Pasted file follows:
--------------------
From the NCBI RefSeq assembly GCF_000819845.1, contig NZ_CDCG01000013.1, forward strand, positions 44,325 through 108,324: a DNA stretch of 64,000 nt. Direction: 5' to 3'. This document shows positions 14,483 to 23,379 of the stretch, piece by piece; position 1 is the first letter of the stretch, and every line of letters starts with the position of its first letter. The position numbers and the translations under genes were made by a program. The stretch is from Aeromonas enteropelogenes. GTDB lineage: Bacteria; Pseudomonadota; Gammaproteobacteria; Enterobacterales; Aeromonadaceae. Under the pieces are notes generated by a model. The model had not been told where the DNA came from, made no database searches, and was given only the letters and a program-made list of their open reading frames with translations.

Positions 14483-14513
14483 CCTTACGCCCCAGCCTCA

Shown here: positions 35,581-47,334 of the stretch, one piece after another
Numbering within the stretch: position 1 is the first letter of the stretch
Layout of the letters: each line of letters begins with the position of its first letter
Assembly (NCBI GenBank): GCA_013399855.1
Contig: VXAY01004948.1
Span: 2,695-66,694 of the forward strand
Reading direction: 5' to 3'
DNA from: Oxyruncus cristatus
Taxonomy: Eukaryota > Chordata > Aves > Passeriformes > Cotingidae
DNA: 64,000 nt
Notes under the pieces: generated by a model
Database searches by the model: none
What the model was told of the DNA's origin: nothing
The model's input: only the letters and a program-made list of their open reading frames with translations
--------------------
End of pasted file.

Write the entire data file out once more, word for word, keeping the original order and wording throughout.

From the NCBI RefSeq assembly GCF_000819845.1, contig NZ_CDCG01000013.1, forward strand, positions 44,325 through 108,324: a DNA stretch of 64,000 nt. Direction: 5' to 3'. This document shows positions 14,483 to 23,379 of the stretch, piece by piece; position 1 is the first letter of the stretch, and every line of letters starts with the position of its first letter. The position numbers and the translations under genes were made by a program. The stretch is from Aeromonas enteropelogenes. GTDB lineage: Bacteria; Pseudomonadota; Gammaproteobacteria; Enterobacterales; Aeromonadaceae. Under the pieces are notes generated by a model. The model had not been told where the DNA came from, made no database searches, and was given only the letters and a program-made list of their open reading frames with translations.

Positions 14483-14513
14483 CCTTACGCCCCAGCCTCA

Shown here: positions 35,581-47,334 of the stretch, one piece after another
Numbering within the stretch: position 1 is the first letter of the stretch
Layout of the letters: each line of letters begins with the position of its first letter
Assembly (NCBI GenBank): GCA_013399855.1
Contig: VXAY01004948.1
Span: 2,695-66,694 of the forward strand
Reading direction: 5' to 3'
DNA from: Oxyruncus cristatus
Taxonomy: Eukaryota > Chordata > Aves > Passeriformes > Cotingidae
DNA: 64,000 nt
Notes under the pieces: generated by a model
Database searches by the model: none
What the model was told of the DNA's origin: nothing
The model's input: only the letters and a program-made list of their open reading frames with translations